"Do you feel bad now?"

"Do you hear me bragging about our victory, Amanda? As a professional, I'm proud that I did my job. As an officer of the court, I feel good about exposing perjury by someone who is sworn to protect us and uphold the Constitution. What Vasquez did was inexcusable. But I'm also a human being and I'm worried. So I pray that Vincent Cardoni is an innocent man who has been wrongly accused. If he's guilty, I pray that this experience has frightened him so much that he won't hurt anybody else."

Frank gave Amanda's hand a squeeze.

"This is not an easy business, Amanda. It's not easy at all."

Now, jump ahead four years, to the night when a much more experienced Amanda Jaffe is awakened by a phone call from Dr. Justine Castle, asking for help. It seems that sheriff's deputies have found Castle fleeing a grisly scene eerily similar to that which almost landed her ex-hubby on death row. Again, the evidence seems damning. And once more, the suspect declares herself the blameless victim of a set-up, only on this occasion, Castle pins responsibility on Vincent Cardoni -- a man now rumored to be dead. Could there be a copycat killer abroad? Has Cardoni returned from the grave to ply his grisly trade? Or have the Jaffes and the cops been wrong all along about the serial killer's identity? Can Amanda Jaffe penetrate the prevarications before she becomes the latest casualty in this dark drama?

An engaging wordsmith, particularly adept at leavening his suspenseful story buildup with humorous courtroom episodes (likely inspired by his own adventures before the bar), Margolin also boasts an enviable knack for misdirection. This may have been best demonstrated in After Dark, with its "gotcha" dénouement, but Wild Justice has its own share of hairpin plot turns. By two-thirds of the way through, both Cardoni and Castle are as unlikable as any character from an Ayn Rand novel; either one would make a satisfactorily sadistic slayer. Amanda Jaffe's employment of Bobby Vasquez, a man hungry for redemption after his misbehavior in the Cardoni fiasco, as her investigator in the Castle matter adds more fine complications to this tale.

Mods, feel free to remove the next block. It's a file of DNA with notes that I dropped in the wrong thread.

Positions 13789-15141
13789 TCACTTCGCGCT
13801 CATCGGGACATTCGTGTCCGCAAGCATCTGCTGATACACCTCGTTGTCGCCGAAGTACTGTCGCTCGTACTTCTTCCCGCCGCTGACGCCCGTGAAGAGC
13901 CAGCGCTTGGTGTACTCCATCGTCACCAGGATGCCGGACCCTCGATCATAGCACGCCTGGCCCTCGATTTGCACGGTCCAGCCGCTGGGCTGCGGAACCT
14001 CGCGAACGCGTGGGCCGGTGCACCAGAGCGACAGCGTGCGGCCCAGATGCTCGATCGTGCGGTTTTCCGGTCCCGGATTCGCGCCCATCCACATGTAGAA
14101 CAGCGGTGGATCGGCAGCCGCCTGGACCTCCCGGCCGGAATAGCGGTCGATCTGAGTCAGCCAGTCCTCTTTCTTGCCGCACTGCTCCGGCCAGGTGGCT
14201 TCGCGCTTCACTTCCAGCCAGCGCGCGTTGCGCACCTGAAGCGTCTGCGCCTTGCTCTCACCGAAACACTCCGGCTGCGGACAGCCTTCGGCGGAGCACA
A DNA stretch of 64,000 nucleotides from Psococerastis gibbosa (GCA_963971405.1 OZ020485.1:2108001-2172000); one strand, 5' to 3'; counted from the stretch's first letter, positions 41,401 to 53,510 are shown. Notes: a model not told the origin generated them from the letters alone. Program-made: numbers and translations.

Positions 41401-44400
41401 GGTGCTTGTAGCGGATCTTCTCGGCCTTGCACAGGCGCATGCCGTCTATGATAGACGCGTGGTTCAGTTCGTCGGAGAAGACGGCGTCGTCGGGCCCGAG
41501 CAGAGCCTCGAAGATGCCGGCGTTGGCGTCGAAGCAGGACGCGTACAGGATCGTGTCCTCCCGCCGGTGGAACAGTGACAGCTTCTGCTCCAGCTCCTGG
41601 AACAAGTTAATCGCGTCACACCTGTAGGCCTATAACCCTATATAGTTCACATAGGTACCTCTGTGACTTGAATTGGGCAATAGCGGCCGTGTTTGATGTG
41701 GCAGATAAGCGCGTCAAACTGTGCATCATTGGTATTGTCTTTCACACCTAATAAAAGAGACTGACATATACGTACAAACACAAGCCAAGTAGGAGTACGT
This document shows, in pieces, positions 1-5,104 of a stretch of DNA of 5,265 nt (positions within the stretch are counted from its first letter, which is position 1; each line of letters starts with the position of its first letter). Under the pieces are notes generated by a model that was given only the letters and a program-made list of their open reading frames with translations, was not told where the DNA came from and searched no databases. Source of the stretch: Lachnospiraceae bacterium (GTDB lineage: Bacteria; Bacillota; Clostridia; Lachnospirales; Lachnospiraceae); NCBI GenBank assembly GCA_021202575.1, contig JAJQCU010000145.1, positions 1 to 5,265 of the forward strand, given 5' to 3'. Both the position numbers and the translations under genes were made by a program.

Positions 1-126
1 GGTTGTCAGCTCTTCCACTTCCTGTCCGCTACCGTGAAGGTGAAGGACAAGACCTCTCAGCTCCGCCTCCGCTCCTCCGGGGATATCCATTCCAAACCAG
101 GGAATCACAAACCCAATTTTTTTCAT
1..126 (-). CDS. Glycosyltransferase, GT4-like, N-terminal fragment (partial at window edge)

What's disappointing is that Margolin so clearly telegraphs the solution to this mystery well in advance of its closing chapters. Only Ms. Jaffe has an excuse for ignoring the elephant-sized clues, and once she does figure it all out, her shock seems inadequate, her subsequent behavior incredible. After working so hard to avoid courtroom-thriller clichés, Margolin resorts in the end to a Hollywood action cliché that will have his fans shouting "Objection!" | September 2000


J. Kingston Pierce is the crime fiction editor of January Magazine.